To engage in clairvoyancy in Summersville first requires a municipal license. The application fee is $100. Who knew? Perhaps not even the clairvoyants:
“Next! May I help you, Ma’am?”
“That’s Madam. Madam Mirepoix. I’m a clairvoyant moving into Summersville and need a business license to make me legitimate.”
“That’ll be a hundred dollars. No credit cards or personal checks, please.”
“Oh. I didn’t know. Do you take Diner’s Club?”
“That’s a credit card, Madam.
Why clairvoyants are targeted in Summersville and not practitioners of necromancy and the other dark arts, such as journalism and donut-making, is unclear.
Municipal fee-setting and local taxation themselves can become something like a dark art, if placed into the wrong hands.
In Summersville, a hospital with up to 50 beds pays $20 a year in exchange for a city license and the privilege of taking care of sick people. According to the city’s fee schedule, if a hospital has between 100 and 199 beds, it pays $40 for a city license and, if it has more than 200 beds, $50 a year. The hard thought that went into creating a three-tier fee structure for hospitals is amazing.
Yet, a hospital with 83 beds, it appears, pays nothing unless it falls under the catch-all, “Business Not Specifically Listed Above.” Then it pays $15 a year.
In the law world, that is a major loophole.
The fee pricing and trade classifications in Summersville suggest that the ordinance was written sometime during the Truman administration. A resident department store in Summersville pays $10 a year while the itinerant vendor pays $500 for the privilege of blowing through town. That seems like a pure anti-competition move to me.
Notably, a pool hall pays $25 for its first pool table and $15 for each additional table, while a physical therapist pays $35, a barber pays $10 and a lawyer pays $5. (Gee, I wonder who wrote the municipal fee ordinance in Summersville?)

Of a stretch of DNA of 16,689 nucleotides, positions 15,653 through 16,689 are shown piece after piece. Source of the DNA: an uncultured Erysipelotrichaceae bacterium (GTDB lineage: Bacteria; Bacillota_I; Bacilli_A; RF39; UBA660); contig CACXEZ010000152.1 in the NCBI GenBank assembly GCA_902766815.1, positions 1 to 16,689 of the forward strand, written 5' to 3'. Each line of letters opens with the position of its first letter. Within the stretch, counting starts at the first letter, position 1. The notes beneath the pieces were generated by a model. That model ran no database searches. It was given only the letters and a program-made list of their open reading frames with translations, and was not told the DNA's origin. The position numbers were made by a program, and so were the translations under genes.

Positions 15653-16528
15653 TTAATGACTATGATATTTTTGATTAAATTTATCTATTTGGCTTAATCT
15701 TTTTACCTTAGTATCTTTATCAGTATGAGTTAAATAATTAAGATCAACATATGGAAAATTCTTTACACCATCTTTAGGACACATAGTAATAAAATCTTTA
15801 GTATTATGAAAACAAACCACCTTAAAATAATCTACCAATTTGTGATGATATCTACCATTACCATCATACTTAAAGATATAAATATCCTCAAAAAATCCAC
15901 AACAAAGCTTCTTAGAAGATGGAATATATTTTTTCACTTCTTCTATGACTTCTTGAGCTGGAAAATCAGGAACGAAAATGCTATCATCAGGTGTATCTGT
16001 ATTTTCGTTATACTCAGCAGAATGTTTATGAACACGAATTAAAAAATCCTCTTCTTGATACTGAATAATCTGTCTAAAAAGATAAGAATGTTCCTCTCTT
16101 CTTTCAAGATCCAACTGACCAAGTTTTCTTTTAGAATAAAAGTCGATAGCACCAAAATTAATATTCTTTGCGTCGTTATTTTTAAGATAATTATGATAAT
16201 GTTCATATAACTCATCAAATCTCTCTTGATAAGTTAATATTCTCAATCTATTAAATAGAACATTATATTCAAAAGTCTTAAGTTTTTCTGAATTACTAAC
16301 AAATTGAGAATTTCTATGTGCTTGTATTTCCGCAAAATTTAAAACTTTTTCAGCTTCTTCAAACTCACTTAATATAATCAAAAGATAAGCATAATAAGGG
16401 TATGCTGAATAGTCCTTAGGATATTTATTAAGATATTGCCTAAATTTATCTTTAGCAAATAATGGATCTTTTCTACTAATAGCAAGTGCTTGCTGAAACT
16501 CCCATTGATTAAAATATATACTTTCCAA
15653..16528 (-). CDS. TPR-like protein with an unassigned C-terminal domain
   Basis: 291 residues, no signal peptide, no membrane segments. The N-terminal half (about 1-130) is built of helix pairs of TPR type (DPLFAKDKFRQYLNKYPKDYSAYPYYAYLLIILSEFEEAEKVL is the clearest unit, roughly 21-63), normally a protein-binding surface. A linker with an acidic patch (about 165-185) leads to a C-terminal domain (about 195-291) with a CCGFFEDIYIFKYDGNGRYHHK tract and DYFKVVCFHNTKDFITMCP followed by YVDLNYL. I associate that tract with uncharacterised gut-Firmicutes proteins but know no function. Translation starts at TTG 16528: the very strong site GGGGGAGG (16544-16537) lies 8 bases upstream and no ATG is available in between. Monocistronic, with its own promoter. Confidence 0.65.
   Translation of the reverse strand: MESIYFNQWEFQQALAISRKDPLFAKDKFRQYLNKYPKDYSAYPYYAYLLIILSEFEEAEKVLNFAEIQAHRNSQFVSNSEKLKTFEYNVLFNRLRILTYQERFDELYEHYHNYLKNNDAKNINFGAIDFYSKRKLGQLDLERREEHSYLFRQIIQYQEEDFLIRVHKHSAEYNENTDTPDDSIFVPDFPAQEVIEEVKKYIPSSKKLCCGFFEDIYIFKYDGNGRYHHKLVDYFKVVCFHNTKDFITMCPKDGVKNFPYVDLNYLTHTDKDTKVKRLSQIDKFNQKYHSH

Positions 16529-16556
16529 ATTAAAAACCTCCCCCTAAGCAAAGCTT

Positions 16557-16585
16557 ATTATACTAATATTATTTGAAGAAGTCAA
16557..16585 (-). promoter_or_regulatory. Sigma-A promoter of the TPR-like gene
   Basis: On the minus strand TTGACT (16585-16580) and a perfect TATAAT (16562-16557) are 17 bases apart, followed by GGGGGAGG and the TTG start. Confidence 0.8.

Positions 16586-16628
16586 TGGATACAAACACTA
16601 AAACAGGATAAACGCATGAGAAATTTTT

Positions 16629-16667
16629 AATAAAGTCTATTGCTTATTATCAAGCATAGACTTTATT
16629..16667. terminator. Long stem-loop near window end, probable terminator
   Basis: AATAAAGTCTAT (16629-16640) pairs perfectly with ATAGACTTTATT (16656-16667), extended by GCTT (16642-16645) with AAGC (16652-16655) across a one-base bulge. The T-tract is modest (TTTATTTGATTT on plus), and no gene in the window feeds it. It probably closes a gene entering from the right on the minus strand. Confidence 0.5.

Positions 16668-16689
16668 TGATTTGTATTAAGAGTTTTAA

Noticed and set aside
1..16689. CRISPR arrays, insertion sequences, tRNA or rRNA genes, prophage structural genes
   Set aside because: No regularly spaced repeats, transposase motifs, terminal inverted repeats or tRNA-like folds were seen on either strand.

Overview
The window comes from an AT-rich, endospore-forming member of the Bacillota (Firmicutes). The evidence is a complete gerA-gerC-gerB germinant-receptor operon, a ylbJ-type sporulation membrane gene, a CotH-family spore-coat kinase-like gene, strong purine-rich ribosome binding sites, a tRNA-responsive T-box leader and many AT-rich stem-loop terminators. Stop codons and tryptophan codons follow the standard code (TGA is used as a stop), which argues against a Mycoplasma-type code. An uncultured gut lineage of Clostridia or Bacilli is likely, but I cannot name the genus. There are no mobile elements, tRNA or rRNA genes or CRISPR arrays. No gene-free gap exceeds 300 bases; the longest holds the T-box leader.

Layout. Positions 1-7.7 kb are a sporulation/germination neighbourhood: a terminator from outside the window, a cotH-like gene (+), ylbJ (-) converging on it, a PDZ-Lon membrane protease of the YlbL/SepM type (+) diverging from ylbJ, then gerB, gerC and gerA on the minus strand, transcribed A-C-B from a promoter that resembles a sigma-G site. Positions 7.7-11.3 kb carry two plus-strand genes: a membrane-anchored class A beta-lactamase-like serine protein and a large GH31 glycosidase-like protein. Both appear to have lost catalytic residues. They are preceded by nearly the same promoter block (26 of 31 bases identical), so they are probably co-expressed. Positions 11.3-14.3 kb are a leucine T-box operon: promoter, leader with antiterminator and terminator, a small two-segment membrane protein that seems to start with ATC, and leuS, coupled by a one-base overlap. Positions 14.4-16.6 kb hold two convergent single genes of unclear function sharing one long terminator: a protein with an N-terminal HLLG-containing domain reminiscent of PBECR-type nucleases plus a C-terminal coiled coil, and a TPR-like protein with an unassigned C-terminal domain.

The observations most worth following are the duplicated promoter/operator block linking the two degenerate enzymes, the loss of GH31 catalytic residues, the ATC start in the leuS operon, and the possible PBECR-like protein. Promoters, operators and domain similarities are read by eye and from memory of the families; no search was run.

The city of Charleston has a 24-page handbook for new businesses. Sellers of beer, wine and liquor pay up to $1,250 a year for a city license. For everyone else, the general business license is $20. Landlords must list and describe each apartment or dwelling they own and lease to others for a regulatory rationale that remains unclear to this day. I believe that the information they collect mostly gathers dust.
In New Zealand, it takes 10 minutes to set up a new business, the fastest in the world. How many Kiwis it costs to register in that country I’m not sure.
Licensing a new business or an existing one for the privilege of operating within a city or town is an example of nickel-and-diming private enterprise, a pervasive and stubborn American tradition. Because a municipality can pick a pocket doesn’t mean that it should.
In my world, I would handle things differently:
“Welcome to Markville. Our motto is ‘You’re Not an Easy Mark in Markville.’ How may I help you?”
“I want to start a combination pinball gallery and wine spritzer bar.”
“Fill out this index card: Name, address, phone and email and you’re good to go. Or, better, register on your smartphone.”
“Okay. How much do I owe?”
“Just kidding. Actually, you owe nothing. It’s on us. Here’s our card. Let us know what we can do to help. We’ve got someone on call 24 hours a day.”
“Gosh, I didn’t see that coming.”
“Madam, not even the clairvoyants do.”